Thursday, May 30, 2013

Campbell: ‘It’s time for Arpaio to resign’

Campbell: ‘It’s time for Arpaio to resign’

STATE CAPITOL, PHOENIX –Arizona House Minority Leader Chad Campbell, D-Phoenix (District 24), today released the following statement calling for Maricopa County Sheriff Joe Arpaio to resign.  A federal judge recently found that the Maricopa County Sheriff’s Office engaged in the illegal practice of racial profiling.

“A federal judge determined that the Maricopa County Sheriff’s Office, under the direction of Sheriff Arpaio, illegally profiled Arizonans based on race. The judge ruled that a top law enforcement official in the county violated the law. This decision left no room for ambiguity. It’s time for Arpaio to resign.

“The sheriff has indicated that he intends to appeal the judge’s decision. If he pursues this course of action, the sheriff will waste additional tax payer money and will bring unwanted attention to our state for what will amount to little more than political posturing. The bottom line is that racial profiling is an indication of the culture of corruption the sheriff has created. Such practices are both extremist and divisive.

“For these reasons, which add to his record of inappropriate activities, Sheriff Arpaio should immediately resign. It is the right thing to do. The people of Arizona deserve better.”


Tuesday, May 28, 2013

ICYMI: Arizona National Guard Public Forum May 28, 2013

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Wednesday, May 22, 2013

McCune Davis holding public hearing to review investigation of the Arizona National Guard

McCune Davis holding public forum to review investigation of the
Arizona National Guard

STATE CAPITOL, PHOENIX – Rep. Debbie McCune Davis, D-Phoenix (District 30), will host a public forum to review the results of the investigation into the Arizona National Guard.

“All Arizonans, as well as all Arizona National Guard members, deserve an organization that operates at the highest level of integrity,” McCune Davis said. “We owe it to them to ensure that the remediation process is fair, thorough and public.”

What:              A public forum to discuss the results of an investigation into the accusations of misconduct in the Arizona National Guard.All legislators are invited. Presenters will include Robert White and public comments are welcome.

Where:            Arizona House of Representatives
                        Hearing Room 2
                        1700 W. Washington
                        Phoenix, Arizona 85007

When:              Tuesday, May 28, 2013                                  
                        10 a.m. to 12 p.m.                  

 Please join us.


Wednesday, May 15, 2013

Investigation confirms misconduct; McCune Davis renews call for public hearing on Arizona National Guard report

Investigation confirms misconduct; McCune Davis renews call for public hearing on Arizona National Guard report

STATE CAPITOL, PHOENIX – After reviewing a report from the National Guard Bureau confirming shocking incidents of misconduct within the Arizona National Guard, Rep. Debbie McCune Davis, D-Phoenix (District 30), is renewing her call for a public hearing to review the report’s findings.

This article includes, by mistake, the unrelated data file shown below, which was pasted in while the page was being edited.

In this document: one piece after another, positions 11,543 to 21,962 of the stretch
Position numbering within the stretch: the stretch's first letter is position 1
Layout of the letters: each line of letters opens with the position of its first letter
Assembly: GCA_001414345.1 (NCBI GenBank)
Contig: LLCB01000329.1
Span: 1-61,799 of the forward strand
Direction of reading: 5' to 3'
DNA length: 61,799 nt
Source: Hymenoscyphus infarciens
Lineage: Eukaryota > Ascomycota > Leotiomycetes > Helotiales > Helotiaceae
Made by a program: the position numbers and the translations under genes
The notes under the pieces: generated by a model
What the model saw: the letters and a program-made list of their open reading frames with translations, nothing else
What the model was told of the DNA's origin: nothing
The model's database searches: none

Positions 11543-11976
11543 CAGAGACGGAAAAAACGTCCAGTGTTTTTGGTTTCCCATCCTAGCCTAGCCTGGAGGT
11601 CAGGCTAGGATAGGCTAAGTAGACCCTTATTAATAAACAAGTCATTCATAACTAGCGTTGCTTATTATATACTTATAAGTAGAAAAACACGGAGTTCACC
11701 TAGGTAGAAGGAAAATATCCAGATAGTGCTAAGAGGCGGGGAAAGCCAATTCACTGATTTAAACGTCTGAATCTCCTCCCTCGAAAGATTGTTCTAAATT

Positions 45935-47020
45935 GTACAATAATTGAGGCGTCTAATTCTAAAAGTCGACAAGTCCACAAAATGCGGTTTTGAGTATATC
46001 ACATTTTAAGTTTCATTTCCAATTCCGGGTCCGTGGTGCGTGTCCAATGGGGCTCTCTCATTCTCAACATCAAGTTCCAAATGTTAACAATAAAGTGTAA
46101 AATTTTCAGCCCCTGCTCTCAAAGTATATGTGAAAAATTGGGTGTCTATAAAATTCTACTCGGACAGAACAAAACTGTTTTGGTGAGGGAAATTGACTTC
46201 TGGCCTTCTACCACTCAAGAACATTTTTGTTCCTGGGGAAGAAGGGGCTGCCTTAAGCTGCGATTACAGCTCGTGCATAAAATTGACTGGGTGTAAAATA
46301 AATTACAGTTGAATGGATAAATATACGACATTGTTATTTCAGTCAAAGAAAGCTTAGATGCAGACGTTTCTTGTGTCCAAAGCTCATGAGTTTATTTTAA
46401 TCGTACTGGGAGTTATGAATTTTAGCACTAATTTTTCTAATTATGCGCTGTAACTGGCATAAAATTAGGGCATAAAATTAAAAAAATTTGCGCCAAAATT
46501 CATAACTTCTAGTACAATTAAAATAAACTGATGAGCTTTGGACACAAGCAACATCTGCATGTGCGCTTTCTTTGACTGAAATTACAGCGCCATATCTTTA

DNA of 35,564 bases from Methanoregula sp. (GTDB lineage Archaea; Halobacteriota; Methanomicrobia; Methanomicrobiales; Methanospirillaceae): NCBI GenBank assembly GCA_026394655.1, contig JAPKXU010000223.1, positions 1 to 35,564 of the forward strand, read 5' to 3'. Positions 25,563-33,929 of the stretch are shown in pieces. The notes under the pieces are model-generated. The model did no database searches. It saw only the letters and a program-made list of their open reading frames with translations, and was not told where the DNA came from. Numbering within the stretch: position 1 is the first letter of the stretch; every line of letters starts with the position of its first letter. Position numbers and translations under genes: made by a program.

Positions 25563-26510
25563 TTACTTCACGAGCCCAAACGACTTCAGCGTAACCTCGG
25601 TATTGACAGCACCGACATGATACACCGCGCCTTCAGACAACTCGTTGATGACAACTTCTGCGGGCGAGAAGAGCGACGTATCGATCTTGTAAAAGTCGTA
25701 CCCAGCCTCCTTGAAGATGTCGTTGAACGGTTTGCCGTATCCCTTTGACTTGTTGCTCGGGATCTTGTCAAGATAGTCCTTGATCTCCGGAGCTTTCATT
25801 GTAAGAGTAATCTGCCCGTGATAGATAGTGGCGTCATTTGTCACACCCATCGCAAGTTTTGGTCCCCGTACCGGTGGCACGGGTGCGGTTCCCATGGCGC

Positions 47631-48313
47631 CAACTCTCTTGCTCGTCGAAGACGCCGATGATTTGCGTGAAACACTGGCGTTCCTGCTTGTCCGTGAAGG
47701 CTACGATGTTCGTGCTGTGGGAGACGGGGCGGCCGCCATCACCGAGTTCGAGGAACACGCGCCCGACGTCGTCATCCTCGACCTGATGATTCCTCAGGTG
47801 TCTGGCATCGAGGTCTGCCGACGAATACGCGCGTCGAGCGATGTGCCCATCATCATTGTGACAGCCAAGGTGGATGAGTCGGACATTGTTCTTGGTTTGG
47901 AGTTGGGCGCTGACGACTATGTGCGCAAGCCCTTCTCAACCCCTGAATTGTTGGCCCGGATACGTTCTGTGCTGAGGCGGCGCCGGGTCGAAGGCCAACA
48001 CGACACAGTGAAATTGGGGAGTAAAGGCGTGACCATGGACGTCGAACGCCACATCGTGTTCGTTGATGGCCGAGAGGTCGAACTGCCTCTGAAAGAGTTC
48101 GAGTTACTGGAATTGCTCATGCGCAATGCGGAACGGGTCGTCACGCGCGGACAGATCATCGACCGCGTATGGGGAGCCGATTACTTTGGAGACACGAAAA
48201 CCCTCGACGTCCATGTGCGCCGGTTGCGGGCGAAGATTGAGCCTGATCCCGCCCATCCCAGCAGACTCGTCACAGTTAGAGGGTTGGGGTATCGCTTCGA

“This report confirms many of the troubling accusations involving some members of the Arizona National Guard uncovered by the Arizona Republic.  The investigation reveals a culture of corruption that did little to prevent, and at times actively covered up, abusive, unethical and criminal behavior,” McCune Davis said. “The public must have an opportunity to review and to comment on this report.”

McCune Davis said the report, which was submitted to the governor’s office in April, illustrates that the problems with the Arizona National Guard are deeply rooted. She said the report includes the results of a survey of 2,176 members of the Arizona National Guard. The survey showed that 15 people were victims of sexual assaults in the last 12 months. It is undeniable that this happened while Maj. Gen. Hugo Salazar was in command.

She added that the report indicated that when victims did come forward to report mistreatment or crimes, they were sometimes told to be more resilient or to be tougher and complain less.

“The investigation uncovered a prevailing sentiment from those who did come forward,” McCune Davis said.  “Many of them said they were victimized twice – once by the perpetrator and then again by some of the leadership who were unable to help or uninterested in helping the victim. The inaction from Arizona National Guard leadership caused additional harm and all of this occurred under Maj. Gen. Salazar’s watch.”
She noted that the Guard’s adjutant general, Maj. Gen. Salazar, has been in command since 2008.

“The governor asked Maj. Gen. Salazar to submit a remediation plan this week. He’s had plenty of time to correct issues within the Arizona National Guard,” McCune Davis said. “I’m not confident that giving him the task to create a correction plan now is in the best interest of our National Guard, especially since the report shows that Maj. Gen. Salazar acknowledged the issues with ethical leadership but did not rectify them. It also shows there were documented cases of abuse of position, fraud, attempts to falsify documents, and cover ups. ”